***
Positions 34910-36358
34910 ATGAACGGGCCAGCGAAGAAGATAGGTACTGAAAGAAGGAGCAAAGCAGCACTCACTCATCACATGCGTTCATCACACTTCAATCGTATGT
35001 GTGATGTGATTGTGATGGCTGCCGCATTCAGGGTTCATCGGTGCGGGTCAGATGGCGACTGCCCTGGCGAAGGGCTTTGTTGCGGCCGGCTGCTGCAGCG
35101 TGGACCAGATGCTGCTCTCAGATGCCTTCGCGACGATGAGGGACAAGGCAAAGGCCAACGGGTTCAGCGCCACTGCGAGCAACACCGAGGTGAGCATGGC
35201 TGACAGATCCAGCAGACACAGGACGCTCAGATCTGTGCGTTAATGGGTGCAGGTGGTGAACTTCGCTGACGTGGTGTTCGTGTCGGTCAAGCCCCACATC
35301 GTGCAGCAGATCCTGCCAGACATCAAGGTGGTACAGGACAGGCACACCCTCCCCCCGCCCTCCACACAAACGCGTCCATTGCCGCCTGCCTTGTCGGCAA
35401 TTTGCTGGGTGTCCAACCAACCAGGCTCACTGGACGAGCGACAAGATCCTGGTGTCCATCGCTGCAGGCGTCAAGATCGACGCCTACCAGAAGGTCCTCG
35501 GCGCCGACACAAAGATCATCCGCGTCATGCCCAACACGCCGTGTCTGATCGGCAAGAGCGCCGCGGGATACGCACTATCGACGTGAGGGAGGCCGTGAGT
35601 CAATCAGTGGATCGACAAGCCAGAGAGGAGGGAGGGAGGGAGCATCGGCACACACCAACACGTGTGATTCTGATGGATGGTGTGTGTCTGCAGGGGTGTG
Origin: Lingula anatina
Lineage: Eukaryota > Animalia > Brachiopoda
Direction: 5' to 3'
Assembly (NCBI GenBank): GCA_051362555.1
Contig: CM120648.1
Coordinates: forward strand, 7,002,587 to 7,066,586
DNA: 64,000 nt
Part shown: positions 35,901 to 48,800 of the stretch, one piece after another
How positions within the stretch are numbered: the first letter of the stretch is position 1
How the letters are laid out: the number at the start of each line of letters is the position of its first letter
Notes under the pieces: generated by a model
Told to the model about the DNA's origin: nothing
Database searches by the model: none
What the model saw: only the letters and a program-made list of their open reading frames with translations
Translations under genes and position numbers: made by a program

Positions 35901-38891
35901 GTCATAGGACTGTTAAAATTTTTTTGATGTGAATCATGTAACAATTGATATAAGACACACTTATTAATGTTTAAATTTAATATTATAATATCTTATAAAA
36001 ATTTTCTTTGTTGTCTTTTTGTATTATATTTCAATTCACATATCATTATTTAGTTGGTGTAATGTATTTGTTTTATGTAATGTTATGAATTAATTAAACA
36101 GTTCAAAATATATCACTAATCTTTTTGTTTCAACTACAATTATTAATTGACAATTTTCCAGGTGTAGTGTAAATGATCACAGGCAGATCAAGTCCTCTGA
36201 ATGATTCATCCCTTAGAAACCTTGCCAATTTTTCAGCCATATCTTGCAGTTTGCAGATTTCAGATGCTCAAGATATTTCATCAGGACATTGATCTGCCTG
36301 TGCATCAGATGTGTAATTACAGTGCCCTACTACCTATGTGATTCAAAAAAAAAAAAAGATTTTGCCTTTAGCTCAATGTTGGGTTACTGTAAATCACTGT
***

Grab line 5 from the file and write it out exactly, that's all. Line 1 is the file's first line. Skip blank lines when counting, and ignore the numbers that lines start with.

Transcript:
35201 TGACAGATCCAGCAGACACAGGACGCTCAGATCTGTGCGTTAATGGGTGCAGGTGGTGAACTTCGCTGACGTGGTGTTCGTGTCGGTCAAGCCCCACATC